With Brazilian President Dilma Rousseff facing a likely impeachment, Vice President Michel Temer has been in the spotlight as the likely successor. Last week Temer sat down for an interview with The Financial Times, categorically rejecting the idea that what is happening in Brazil is a coup. “There is no coup whatsoever happening here in Brazil,” Temer stated. He then points to public opinion being against Dilma as proof that it is not a coup. The Financial Times continues:
He said political and popular support for impeachment was also overwhelming, with 367 members of the 513-seat lower house of congress voting for the motion, well over the two-thirds, or 342 votes, required for it to pass, and polls showing 60 to 70 per cent of Brazilians were in favour of Ms Rousseff’s constitutional removal.
“Therefore, I ask, when she accuses me of being a conspirator or a coup-monger — do I really have the capacity to influence 367 deputies [congressmen] and 70 per cent of the Brazilian population? It’s entirely without foundation this claim.”
As long as the people support it! (I wonder how many in the U.S. would support the removal of congress, what with its current approval rating of 17 percent?)
Of course, Temer, unlike Dilma Rousseff, has actually been accused of corruption. A Supreme Court judge has recommended he also face impeachment trials for the same accounting tricks that Dilma is currently defending herself against.
Since Temer seems to really care what the Brazilian people think, maybe he should check out the results of the latest poll from IBOPE. The AP reports:
A new poll Monday showed people overwhelmingly favored the hypothetical resignation of both Rousseff and Temer, followed by new presidential elections. Just over 60 percent of respondents said that scenario would be the best way out of the crisis, although no such solution is stipulated under Brazil's constitution. Twenty-five percent of respondents said they would prefer to see Rousseff continue her mandate, while just 8 percent of respondents said Rousseff's impeachment, followed by her substitution by Temer, would be their preferred solution.
As unpopular as Dilma may be, Temer appears even less popular. More people would prefer she continue her mandate than be replaced by Temer. Of course, the clear majority prefer new elections.
With limited access to chemical and mechanical inputs such as fertilizers, pesticides and farm machinery, Cuban farmers have pioneered innovations in sustainable agriculture out of necessity since the dissolution of the Soviet Union and the Eastern Bloc. Although most continue to employ conventional agricultural methods, and Cuba continues to import more than half of its food, around a quarter of the country’s farmers have nonetheless succeeded in supplying some 65 percent of national agricultural output using agroecological practices. These achievements, however, could come under threat with the expected resumption of U.S.-Cuban trade relations.
Having lost the Soviet Union and other Eastern Bloc trade partners, Cuba suffered an 80 percent reduction in foreign trade between 1989 and 1991, leaving it fully exposed to the U.S. trade embargo. Its agricultural sector was hit particularly hard given its heavy dependence on agrochemicals. Chemical fertilizer use per hectare, which had been roughly double that of the U.S. in 1989, fell by almost 90 percent in the following decade, while herbicide and pesticide use dropped by a similar amount.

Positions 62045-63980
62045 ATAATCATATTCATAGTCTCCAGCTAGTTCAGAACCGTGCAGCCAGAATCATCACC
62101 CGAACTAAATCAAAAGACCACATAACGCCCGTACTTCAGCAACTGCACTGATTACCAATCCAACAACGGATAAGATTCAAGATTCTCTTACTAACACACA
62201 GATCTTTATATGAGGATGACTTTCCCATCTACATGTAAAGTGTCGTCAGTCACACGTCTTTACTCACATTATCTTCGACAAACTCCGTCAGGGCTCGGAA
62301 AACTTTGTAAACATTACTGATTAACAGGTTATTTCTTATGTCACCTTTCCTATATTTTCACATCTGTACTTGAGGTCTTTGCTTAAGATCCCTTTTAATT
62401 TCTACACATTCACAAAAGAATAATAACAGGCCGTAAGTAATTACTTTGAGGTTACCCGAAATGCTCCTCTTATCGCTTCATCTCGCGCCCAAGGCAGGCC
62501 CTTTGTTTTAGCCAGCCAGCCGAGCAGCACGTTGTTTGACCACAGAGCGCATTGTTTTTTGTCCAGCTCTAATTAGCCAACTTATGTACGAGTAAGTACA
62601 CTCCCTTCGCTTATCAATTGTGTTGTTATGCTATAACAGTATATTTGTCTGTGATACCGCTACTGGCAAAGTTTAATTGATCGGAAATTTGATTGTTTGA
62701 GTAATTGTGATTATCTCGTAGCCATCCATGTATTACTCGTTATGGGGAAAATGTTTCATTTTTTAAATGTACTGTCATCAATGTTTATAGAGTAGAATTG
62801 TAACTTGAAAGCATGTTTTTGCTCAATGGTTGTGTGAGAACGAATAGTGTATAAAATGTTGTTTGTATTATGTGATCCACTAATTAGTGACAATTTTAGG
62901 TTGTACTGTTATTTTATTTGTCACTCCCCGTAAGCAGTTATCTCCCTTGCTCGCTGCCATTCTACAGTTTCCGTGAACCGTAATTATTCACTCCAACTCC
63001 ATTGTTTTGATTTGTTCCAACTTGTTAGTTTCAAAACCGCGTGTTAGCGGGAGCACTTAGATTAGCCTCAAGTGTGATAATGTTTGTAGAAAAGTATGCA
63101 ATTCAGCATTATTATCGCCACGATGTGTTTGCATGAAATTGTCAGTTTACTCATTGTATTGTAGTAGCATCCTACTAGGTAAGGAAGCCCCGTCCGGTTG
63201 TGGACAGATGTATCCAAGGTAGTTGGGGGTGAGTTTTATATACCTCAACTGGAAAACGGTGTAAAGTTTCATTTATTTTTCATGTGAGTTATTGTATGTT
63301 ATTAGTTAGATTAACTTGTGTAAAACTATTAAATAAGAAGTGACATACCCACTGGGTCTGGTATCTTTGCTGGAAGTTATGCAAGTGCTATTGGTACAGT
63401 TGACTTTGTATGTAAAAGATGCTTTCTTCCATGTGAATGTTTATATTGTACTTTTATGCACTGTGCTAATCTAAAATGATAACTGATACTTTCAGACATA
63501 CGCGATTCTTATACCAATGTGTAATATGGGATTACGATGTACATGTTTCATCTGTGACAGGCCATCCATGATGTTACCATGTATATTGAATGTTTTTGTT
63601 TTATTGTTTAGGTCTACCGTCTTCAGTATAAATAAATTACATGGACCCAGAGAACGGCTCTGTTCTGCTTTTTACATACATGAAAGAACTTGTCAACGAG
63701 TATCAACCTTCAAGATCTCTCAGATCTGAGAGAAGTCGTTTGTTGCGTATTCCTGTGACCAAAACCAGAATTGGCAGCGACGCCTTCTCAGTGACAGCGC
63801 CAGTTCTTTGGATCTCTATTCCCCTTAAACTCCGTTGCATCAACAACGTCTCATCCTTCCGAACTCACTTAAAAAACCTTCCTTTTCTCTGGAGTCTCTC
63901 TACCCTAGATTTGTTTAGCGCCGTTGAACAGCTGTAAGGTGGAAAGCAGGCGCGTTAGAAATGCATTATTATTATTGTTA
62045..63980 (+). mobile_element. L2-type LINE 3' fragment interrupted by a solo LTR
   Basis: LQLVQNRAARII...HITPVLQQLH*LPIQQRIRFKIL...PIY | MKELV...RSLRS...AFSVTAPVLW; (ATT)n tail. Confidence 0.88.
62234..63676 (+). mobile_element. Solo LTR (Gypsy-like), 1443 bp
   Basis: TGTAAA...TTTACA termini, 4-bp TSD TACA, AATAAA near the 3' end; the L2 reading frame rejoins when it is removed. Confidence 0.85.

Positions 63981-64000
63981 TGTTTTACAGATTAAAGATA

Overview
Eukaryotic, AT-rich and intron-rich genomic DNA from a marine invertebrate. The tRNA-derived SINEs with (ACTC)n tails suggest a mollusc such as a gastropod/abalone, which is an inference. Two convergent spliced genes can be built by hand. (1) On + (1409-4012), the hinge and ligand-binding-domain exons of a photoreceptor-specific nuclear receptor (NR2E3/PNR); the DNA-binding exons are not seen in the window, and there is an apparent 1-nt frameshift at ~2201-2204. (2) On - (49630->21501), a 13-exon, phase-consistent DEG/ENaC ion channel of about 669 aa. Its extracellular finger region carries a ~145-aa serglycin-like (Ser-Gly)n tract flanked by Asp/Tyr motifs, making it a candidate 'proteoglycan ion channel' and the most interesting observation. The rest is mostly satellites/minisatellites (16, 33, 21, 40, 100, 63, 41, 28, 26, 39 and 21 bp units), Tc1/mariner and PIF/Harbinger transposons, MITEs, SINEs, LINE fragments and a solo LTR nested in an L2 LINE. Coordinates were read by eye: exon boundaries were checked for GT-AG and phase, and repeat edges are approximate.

TIME magazine has sunk to new lows, soliciting a billionaire Republican donor, Paul Singer, to write its blurb for recently elected Argentine president Mauricio Macri’s entry in the 2016 edition of “100 Leaders.” It’s not ridiculous because he’s either a billionaire or a Republican though, it’s that for the better part of the last decade the man has funded a multi-million dollar campaign against the previous Argentine government. Oh, and he stands to make a pretty penny from the decisions of the new president too.
First, the backstory. In 2001, Argentina had the largest ever sovereign debt default in history, some $100 billion that the country, in the midst of a disastrous recession, simply could not continue to service. Over the following years, Argentina negotiated and reached a settlement with 93 percent of its bondholders. They agreed to take a significant haircut on their holdings and were given new bonds that were linked to the country’s economic growth. Since Argentina did quite well after its default (more on that here), the bondholders recouped their investment and a tidy profit as well.
But that wasn’t enough for everyone. A group of vulture funds, many of whom bought the distressed debt on the secondary market for cents on the dollar, took Argentina to court in New York demanding full repayment. The previous Argentine government refused to comply with court orders demanding billions be paid to these vulture funds, including Singer’s. The Argentine legislature also passed laws preventing the government from dealing with the vultures.
From Iceland’s Prime Minister Sigmundur Davíð Gunnlaugsson to FIFA ethics lawyer Juan Pedro Damiani, the Panama Papers have already claimed their first few casualties despite having only been public knowledge for five days. In Peru, the revelations add yet another twist to an already tumultuous presidential election scheduled for this Sunday that has seen two candidates disqualified from running. Four of the remaining candidates now find themselves implicated in the same global financial scandal, including frontrunner Keiko Fujimori and her rival Pedro Pablo Kuczynski, who is tied with Verónika Mendoza for second place.
The Peruvian elections were first thrown into turmoil on March 4, a month before the leak, when the country’s electoral board disqualified both Julio Guzmán and César Acuña from the elections. Guzmán, an economist from the liberal party Todos por el Perú (All for Peru), had been regarded as Fujimori’s main challenger at the time, polling between 16 and 18 percent compared to Fujimori’s roughly 30 percent. Acuña, on the other hand, was a marginal candidate with single-digit support. The electoral board voted to exclude Guzmán on a technicality, as his party had completed their paperwork incorrectly, as well as Acuña for illegally purchasing support. But the board then courted more controversy three weeks later, when it allowed Fujimori to continue running despite similar accusations of vote-buying against her.